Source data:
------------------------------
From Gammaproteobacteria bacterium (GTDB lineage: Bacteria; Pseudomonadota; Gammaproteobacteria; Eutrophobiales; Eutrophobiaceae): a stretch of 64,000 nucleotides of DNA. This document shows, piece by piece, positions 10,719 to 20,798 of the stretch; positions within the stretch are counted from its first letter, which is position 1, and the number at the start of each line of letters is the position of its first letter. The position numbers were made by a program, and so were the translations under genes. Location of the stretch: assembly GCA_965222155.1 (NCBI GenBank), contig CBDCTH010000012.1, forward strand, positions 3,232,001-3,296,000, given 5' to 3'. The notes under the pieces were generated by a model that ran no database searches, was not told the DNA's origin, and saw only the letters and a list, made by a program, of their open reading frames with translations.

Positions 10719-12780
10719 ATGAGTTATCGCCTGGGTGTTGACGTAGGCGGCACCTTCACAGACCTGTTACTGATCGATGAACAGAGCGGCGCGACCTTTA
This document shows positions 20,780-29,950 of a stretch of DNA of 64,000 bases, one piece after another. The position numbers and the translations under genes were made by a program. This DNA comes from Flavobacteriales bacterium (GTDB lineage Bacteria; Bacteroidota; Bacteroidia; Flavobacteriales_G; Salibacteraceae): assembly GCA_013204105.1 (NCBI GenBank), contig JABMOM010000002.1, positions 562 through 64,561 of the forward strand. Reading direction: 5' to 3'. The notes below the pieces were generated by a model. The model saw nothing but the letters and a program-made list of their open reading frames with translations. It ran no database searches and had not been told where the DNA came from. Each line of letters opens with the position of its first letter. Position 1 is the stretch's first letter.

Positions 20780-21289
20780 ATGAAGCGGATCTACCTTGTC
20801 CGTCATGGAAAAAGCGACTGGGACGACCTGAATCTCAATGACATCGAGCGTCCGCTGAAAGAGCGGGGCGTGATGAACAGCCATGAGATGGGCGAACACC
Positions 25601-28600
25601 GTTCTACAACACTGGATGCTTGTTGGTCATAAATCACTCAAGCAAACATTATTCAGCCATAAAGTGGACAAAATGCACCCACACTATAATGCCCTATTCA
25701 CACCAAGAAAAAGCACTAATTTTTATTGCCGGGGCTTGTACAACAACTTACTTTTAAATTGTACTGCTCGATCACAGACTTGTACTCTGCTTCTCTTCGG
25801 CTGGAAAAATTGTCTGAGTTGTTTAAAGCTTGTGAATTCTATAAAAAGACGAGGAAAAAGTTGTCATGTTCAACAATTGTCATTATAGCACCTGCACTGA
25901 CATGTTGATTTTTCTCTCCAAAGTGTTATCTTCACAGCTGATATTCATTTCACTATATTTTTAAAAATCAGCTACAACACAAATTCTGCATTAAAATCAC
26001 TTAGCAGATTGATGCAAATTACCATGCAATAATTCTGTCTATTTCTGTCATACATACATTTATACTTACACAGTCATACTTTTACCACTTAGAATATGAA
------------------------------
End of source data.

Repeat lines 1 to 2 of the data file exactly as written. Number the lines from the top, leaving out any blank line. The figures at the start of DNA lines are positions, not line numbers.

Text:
From Gammaproteobacteria bacterium (GTDB lineage: Bacteria; Pseudomonadota; Gammaproteobacteria; Eutrophobiales; Eutrophobiaceae): a stretch of 64,000 nucleotides of DNA. This document shows, piece by piece, positions 10,719 to 20,798 of the stretch; positions within the stretch are counted from its first letter, which is position 1, and the number at the start of each line of letters is the position of its first letter. The position numbers were made by a program, and so were the translations under genes. Location of the stretch: assembly GCA_965222155.1 (NCBI GenBank), contig CBDCTH010000012.1, forward strand, positions 3,232,001-3,296,000, given 5' to 3'. The notes under the pieces were generated by a model that ran no database searches, was not told the DNA's origin, and saw only the letters and a list, made by a program, of their open reading frames with translations.

Positions 10719-12780